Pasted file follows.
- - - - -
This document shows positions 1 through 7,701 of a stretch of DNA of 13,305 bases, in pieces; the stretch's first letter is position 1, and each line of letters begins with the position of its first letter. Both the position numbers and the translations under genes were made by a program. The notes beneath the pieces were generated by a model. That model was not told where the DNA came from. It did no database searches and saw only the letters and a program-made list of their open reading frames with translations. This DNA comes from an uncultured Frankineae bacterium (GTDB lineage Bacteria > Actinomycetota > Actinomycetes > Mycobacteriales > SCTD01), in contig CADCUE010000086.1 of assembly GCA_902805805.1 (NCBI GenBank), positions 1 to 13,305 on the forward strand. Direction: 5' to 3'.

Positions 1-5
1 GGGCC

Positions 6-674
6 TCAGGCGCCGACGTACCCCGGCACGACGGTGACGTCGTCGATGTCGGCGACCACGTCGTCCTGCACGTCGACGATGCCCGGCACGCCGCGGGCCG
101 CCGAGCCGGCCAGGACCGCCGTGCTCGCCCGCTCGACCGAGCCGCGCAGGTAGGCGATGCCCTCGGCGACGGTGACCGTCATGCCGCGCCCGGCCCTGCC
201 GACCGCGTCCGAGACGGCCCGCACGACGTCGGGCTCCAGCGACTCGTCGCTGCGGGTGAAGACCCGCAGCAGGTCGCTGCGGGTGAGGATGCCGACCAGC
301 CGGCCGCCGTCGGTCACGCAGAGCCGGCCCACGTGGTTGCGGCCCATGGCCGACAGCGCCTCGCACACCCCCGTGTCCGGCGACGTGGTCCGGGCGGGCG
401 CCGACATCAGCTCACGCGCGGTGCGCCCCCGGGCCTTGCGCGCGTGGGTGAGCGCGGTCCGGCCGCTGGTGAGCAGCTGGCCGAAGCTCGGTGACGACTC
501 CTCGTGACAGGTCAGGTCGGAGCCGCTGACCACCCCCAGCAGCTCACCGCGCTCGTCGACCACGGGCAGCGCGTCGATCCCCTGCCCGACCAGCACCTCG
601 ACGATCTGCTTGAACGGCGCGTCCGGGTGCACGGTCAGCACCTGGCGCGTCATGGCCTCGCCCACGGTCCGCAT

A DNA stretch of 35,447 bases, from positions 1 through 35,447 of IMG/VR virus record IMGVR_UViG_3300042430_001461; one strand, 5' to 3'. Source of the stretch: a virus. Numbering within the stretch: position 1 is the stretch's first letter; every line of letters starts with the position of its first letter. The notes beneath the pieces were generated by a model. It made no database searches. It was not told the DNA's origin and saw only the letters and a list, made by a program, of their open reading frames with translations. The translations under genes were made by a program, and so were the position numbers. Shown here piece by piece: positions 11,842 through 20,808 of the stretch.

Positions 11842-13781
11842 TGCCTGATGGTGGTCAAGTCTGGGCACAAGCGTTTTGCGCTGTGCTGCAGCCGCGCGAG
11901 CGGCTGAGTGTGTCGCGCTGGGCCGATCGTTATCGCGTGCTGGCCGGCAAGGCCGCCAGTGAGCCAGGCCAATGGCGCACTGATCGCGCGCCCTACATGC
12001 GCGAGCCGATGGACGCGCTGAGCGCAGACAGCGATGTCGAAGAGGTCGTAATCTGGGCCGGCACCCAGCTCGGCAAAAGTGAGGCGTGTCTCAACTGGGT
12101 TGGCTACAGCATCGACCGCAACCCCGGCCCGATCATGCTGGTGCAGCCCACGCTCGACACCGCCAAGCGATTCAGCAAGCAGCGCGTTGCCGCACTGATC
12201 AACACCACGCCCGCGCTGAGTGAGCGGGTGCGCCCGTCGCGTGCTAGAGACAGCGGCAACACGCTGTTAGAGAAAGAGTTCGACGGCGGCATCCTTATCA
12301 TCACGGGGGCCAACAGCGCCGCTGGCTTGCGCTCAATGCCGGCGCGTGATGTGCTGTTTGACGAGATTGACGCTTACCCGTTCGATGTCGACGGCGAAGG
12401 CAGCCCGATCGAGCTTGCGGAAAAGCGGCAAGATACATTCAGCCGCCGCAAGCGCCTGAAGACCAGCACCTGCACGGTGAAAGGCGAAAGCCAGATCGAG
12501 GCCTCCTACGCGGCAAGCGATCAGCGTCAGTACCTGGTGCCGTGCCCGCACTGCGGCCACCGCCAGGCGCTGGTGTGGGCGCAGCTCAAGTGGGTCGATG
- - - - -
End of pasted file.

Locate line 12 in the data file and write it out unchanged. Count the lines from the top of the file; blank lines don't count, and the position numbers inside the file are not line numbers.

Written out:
A DNA stretch of 35,447 bases, from positions 1 through 35,447 of IMG/VR virus record IMGVR_UViG_3300042430_001461; one strand, 5' to 3'. Source of the stretch: a virus. Numbering within the stretch: position 1 is the stretch's first letter; every line of letters starts with the position of its first letter. The notes beneath the pieces were generated by a model. It made no database searches. It was not told the DNA's origin and saw only the letters and a list, made by a program, of their open reading frames with translations. The translations under genes were made by a program, and so were the position numbers. Shown here piece by piece: positions 11,842 through 20,808 of the stretch.